(d) He fails to retouch his base after a fair or foul ball is legally caught before he, or his base, is tagged by a fielder. He shall not be called out for failure to retouch his base after the first following pitch, or any play or attempted play. This is an appeal play;
Rule 7.08(d) Comment: Runners need not tag up on a foul tip. They may steal on a foul tip. If a so-called tip is not caught, it becomes an ordinary foul. Runners then return to their bases.
(e) He fails to reach the next base before a fielder tags him or the base, after he has been forced to advance by reason of the batter becoming a runner. However, if a following runner is put out on a force play, the force is removed and the runner must be tagged to be put out. The force is removed as soon as the runner touches the base to which he is forced to advance, and if he overslides or overruns the base, the runner must be tagged to be put out. However, if the forced runner, after touching the next base, retreats for any reason towards the base he had last occupied, the force play is reinstated, and he can again be put out if the defense tags the base to which he is forced;
Rule 7.08(e) Comment: PLAY. Runner on first and three balls on batter: Runner steals on the next pitch, which is fourth ball, but after having touched second he overslides or overruns that base. Catchers throw catches him before he can return. Ruling is that runner is out. (Force out is removed.)
Oversliding and overrunning situations arise at bases other than first base. For instance, before two are out, and runners on first and second, or first, second and third, the ball is hit to an infielder who tries for the double play. The runner on first beats the throw to second base but overslides the base. The relay is made to first base and the batter-runner is out. The first baseman, seeing the runner at second base off the bag, makes the return throw to second and the runner is tagged off the base. Meanwhile runners have crossed the plate. The question is: Is this a force play? Was the force removed when the batter-runner was out at first base? Do the runs that crossed the plate during this play and before the third out was made when the runner was tagged at second, count? Answer: The runs score. It is not a force play. It is a tag play.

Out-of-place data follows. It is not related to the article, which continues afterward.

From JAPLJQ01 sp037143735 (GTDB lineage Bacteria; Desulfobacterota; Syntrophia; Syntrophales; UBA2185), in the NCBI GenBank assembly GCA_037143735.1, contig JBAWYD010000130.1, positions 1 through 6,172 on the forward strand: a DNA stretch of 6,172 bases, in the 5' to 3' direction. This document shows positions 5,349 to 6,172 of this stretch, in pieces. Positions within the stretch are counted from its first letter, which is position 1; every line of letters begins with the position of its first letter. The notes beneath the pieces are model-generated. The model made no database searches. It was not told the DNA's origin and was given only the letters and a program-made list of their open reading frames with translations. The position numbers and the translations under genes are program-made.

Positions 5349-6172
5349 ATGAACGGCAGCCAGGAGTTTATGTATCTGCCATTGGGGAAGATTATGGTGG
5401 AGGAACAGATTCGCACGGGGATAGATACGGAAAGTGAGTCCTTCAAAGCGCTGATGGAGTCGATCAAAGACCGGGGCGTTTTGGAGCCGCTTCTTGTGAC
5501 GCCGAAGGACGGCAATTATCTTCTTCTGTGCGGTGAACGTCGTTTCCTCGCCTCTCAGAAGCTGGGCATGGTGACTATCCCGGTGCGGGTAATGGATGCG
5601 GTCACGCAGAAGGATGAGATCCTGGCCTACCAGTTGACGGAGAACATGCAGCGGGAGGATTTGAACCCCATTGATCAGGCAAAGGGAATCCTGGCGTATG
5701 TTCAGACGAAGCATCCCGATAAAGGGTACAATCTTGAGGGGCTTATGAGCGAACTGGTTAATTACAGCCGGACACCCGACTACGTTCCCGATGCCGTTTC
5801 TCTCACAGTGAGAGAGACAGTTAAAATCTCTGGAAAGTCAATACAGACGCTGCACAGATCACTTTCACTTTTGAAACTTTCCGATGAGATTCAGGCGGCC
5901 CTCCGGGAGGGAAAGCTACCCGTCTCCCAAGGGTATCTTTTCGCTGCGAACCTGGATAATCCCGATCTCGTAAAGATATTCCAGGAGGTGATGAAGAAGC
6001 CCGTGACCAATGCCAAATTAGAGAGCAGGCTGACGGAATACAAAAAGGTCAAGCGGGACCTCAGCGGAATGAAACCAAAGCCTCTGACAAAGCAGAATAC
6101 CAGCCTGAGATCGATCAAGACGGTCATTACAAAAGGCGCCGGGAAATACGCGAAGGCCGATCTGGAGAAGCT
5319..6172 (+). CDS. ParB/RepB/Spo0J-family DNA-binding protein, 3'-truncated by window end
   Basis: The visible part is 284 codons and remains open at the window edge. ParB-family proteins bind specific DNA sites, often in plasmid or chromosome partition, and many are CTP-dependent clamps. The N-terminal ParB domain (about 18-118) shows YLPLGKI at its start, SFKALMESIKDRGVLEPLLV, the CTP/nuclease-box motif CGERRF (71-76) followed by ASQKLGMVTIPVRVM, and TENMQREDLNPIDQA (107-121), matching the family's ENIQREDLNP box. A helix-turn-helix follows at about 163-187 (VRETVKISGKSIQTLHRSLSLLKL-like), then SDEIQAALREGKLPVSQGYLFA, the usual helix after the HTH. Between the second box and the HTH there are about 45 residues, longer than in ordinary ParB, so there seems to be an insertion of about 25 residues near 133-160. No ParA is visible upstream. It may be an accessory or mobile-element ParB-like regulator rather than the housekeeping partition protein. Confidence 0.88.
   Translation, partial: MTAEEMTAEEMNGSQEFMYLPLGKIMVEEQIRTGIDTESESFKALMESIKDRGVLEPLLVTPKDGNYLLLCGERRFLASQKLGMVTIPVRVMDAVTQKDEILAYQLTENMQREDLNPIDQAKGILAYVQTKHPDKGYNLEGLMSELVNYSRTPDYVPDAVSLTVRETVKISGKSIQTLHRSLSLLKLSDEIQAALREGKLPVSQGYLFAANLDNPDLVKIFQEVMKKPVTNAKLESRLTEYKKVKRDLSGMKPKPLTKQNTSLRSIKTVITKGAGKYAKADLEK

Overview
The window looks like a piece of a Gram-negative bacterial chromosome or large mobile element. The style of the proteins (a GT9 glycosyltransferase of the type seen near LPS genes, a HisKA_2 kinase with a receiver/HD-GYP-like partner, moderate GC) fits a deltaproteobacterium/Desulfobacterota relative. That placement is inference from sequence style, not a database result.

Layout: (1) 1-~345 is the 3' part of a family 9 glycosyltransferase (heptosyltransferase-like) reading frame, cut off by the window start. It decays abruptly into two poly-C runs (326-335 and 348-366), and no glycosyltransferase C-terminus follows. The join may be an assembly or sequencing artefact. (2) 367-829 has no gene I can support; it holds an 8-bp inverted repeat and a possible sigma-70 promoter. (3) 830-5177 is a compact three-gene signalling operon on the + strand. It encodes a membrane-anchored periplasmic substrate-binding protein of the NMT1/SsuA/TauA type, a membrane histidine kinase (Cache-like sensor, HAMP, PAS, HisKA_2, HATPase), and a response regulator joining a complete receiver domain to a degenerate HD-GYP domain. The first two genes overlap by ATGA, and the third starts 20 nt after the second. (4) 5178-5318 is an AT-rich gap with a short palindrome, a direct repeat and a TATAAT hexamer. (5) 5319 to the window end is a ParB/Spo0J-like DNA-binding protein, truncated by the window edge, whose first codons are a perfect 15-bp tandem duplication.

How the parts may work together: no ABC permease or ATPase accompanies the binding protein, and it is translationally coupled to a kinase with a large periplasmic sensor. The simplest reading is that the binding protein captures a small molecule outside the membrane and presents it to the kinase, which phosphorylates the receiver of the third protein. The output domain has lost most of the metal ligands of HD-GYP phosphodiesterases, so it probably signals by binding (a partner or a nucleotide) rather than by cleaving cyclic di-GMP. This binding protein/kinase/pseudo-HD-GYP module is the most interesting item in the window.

(f) He is touched by a fair ball in fair territory before the ball has touched or passed an infielder. The ball is dead and no runner may score, nor runners advance, except runners forced to advance. EXCEPTION: If a runner is touching his base when touched by an Infield Fly, he is not out, although the batter is out;
Rule 7.08(f) Comment: If two runners are touched by the same fair ball, only the first one is out because the ball is instantly dead.
If runner is touched by an Infield Fly when he is not touching his base, both runner and batter are out.
(g) He attempts to score on a play in which the batter interferes with the play at home base before two are out. With two out, the interference puts the batter out and no score counts;
(h) He passes a preceding runner before such runner is out;
(i) After he has acquired legal possession of a base, he runs the bases in reverse order for the purpose of confusing the defense or making a travesty of the game. The umpire shall immediately call Time and declare the runner out;
Rule 7.08(i) Comment: If a runner touches an unoccupied base and then thinks the ball was caught or is decoyed into returning to the base he last touched, he may be put out running back to that base, but if he reaches the previously occupied base safely he cannot be put out while in contact with that base.
(j) He fails to return at once to first base after overrunning or oversliding that base. If he attempts to run to second he is out when tagged. If, after overrunning or oversliding first base he starts toward the dugout, or toward his position, and fails to return to first base at once, he is out, on appeal, when he or the base is tagged;
Rule 7.08(j) Comment: Runner who touches first base in overrunning and is declared safe by the umpire has, within the intent of Rule 4.09(a) reached first base and any run which scores on such a play counts, even though the runner subsequently becomes the third out for failure to return at once, as covered in Rule 7.08(j).
(k) In running or sliding for home base, he fails to touch home base and makes no attempt to return to the base, when a fielder holds the ball in his hand, while touching home base, and appeals to the umpire for the decision.
Rule 7.08(k) Comment: This rule applies only where runner is on his way to the bench and the catcher would be required to chase him. It does not apply to the ordinary play where the runner misses the plate and then immediately makes an effort to touch the plate before being tagged. In that case, runner must be tagged.